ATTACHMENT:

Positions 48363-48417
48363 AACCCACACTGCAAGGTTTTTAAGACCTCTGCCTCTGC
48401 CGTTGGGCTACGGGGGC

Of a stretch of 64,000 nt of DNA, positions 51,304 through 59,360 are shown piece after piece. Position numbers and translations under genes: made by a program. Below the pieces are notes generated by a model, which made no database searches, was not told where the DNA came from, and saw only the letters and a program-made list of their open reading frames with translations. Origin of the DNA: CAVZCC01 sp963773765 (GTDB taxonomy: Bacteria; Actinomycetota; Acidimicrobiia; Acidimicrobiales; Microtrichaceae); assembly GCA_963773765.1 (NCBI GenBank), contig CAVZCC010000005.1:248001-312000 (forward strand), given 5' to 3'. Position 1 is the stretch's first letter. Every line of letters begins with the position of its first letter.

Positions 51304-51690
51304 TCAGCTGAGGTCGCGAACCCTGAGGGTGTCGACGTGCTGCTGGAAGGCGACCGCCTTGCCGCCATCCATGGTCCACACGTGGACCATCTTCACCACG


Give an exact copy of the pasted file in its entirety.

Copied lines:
Positions 48363-48417
48363 AACCCACACTGCAAGGTTTTTAAGACCTCTGCCTCTGC
48401 CGTTGGGCTACGGGGGC

Of a stretch of 64,000 nt of DNA, positions 51,304 through 59,360 are shown piece after piece. Position numbers and translations under genes: made by a program. Below the pieces are notes generated by a model, which made no database searches, was not told where the DNA came from, and saw only the letters and a program-made list of their open reading frames with translations. Origin of the DNA: CAVZCC01 sp963773765 (GTDB taxonomy: Bacteria; Actinomycetota; Acidimicrobiia; Acidimicrobiales; Microtrichaceae); assembly GCA_963773765.1 (NCBI GenBank), contig CAVZCC010000005.1:248001-312000 (forward strand), given 5' to 3'. Position 1 is the stretch's first letter. Every line of letters begins with the position of its first letter.

Positions 51304-51690
51304 TCAGCTGAGGTCGCGAACCCTGAGGGTGTCGACGTGCTGCTGGAAGGCGACCGCCTTGCCGCCATCCATGGTCCACACGTGGACCATCTTCACCACG